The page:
YMCA Healthy Living Magazine, powered by n4 food and health SPRING 2019 - Page 5
The link between salt,
hypertension and kidney
High salt intake over a long period of time
can certainly have a detrimental effect on
our bodies. Excessive intake of salt
increases our risk of developing
hypertension (high blood pressure).
While it is normal for our blood pressure
to rise and fall during the day – such as
when we sit versus stand, or when we
experience a stressful situation -
hypertension is when our blood pressure
is persistently higher than normal. The
problem is, we usually can’t feel high
blood pressure, and this is why it is often
called a ‘silent killer’.
According to the WHO, hypertension is
the number one risk factor for mortality
(early death) worldwide. A high salt
intake puts a lot of pressure on kidneys
- which are working overtime to remove
the excess sodium in our blood. Our
bodies try to fix the problem by diluting
the sodium in our blood with extra fluid.
This increases the overall blood volume,
placing more strain on the heart, blood
vessels and the kidneys. Over time, the
extra strain on the kidneys can cause
irreversible damage and eventually lead
to kidney failure (when the kidneys are
no longer able to filter the blood
adequately and keep us healthy).
Salt, heart disease and stroke
Another health concern associated with
excessive salt intake is that chronic
hypertension increases our risk of
cardiovascular disease (both heart
attack and stroke). The extra blood
GENETICS MAY PLAY A
ROLE IN OUR BODY’S
RESPONSE TO SALT
SALT INTAKE OVER TIME
In paleolithic times, salt intake was estimated to be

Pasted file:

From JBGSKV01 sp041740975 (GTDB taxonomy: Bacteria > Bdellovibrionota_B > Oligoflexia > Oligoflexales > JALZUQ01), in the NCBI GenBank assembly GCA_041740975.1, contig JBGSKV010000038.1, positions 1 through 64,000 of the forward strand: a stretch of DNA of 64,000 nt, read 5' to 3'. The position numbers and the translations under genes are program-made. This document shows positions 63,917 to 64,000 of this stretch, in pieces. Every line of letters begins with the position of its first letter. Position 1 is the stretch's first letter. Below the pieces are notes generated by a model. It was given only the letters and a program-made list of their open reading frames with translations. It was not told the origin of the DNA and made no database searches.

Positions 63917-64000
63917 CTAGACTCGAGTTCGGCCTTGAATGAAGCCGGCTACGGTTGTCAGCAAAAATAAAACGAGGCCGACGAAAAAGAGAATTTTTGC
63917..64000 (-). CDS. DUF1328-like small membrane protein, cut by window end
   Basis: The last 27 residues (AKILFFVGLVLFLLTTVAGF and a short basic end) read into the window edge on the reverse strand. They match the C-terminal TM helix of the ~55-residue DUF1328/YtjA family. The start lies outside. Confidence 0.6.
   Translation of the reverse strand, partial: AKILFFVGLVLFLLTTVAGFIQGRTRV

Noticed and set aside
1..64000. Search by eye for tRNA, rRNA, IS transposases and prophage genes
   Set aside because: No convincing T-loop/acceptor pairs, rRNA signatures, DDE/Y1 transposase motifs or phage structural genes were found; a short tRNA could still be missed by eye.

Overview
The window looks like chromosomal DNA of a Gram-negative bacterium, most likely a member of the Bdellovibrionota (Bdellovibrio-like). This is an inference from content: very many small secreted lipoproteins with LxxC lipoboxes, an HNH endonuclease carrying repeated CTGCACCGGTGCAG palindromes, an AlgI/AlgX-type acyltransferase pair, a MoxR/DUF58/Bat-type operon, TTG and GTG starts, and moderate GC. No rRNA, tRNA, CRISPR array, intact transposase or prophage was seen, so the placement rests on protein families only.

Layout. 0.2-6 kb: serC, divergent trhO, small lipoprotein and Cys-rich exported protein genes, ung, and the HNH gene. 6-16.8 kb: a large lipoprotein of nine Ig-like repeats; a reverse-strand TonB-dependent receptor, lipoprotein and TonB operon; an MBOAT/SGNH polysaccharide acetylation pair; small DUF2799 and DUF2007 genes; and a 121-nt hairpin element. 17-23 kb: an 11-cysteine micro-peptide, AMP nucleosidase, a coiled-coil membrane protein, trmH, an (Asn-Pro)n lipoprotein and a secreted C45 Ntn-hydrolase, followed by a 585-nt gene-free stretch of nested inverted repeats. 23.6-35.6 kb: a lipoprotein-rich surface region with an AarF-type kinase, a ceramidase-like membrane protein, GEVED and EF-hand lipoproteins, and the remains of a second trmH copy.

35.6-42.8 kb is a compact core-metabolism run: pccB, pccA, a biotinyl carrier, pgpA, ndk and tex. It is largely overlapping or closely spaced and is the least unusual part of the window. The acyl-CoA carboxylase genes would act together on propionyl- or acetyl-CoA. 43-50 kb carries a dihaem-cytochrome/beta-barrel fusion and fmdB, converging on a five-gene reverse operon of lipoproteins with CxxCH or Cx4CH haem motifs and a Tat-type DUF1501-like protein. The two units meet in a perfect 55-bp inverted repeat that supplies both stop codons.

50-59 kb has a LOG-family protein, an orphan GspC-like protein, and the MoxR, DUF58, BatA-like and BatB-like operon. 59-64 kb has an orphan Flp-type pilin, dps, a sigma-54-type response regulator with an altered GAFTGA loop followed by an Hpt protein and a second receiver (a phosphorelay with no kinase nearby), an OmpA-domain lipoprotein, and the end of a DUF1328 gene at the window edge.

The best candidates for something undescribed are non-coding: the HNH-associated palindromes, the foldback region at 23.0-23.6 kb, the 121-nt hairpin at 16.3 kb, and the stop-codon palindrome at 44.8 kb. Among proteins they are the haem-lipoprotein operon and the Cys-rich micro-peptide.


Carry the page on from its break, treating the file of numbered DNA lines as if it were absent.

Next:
less than 1g/day – which came from natural sources
(predominantly meat). The earliest evidence of salt
processing dates back to around 6,000 years ago,
and it has now been used to preserve and flavour
food for thousands of years. With the spread of
civilisation, salt became a major trading commodity.
These days, our heavy reliance on processed foods
(which are often deceptively high in salt) has seen
our intake skyrocketing – back toward levels in the
19th century before refrigeration was invented!
volume and pressure caused by hypertension causes the tiny
muscles in our artery walls to become stronger and thicker,
which means they become less elastic and more narrowed
This narrowing of blood vessels further increases hypertension
and puts extra pressure on our heart (which now has to work
harder to pump blood around our bodies). Heart disease and
heart attacks can be due to the heart muscles or valves
becoming stiff, or due to blockages in major coronary arteries.
Strokes happen when major blood vessels to the brain are
either blocked or burst, causing what can be irreversible
damage to the brain.
Is salt a problem for everyone?
Recent research suggests genetics may play a role in our
body’s response to salt. This essentially means that people
respond differently to salt intake. Those who are ‘salt sensitive’
will experience great reductions in blood pressure after
following a low sodium diet, while those who are ‘salt resistant’
may not find that increasing or reducing salt affects their blood
pressure much at all.
However, there is not enough evidence yet to make strong
conclusions about specific groups, and to know who is salt
sensitive and who is not. Therefore, the current evidence
‘supports’ the benefits of limiting salt intake for everyone.
You’ll find more information on salt and how to reduce your
intake throughout this edition, and you can also head to
heartfoundation.org.au for fact sheets, recipes and tips.
SPRING 2019 YMCA HEALTHY LIVING MAGAZINE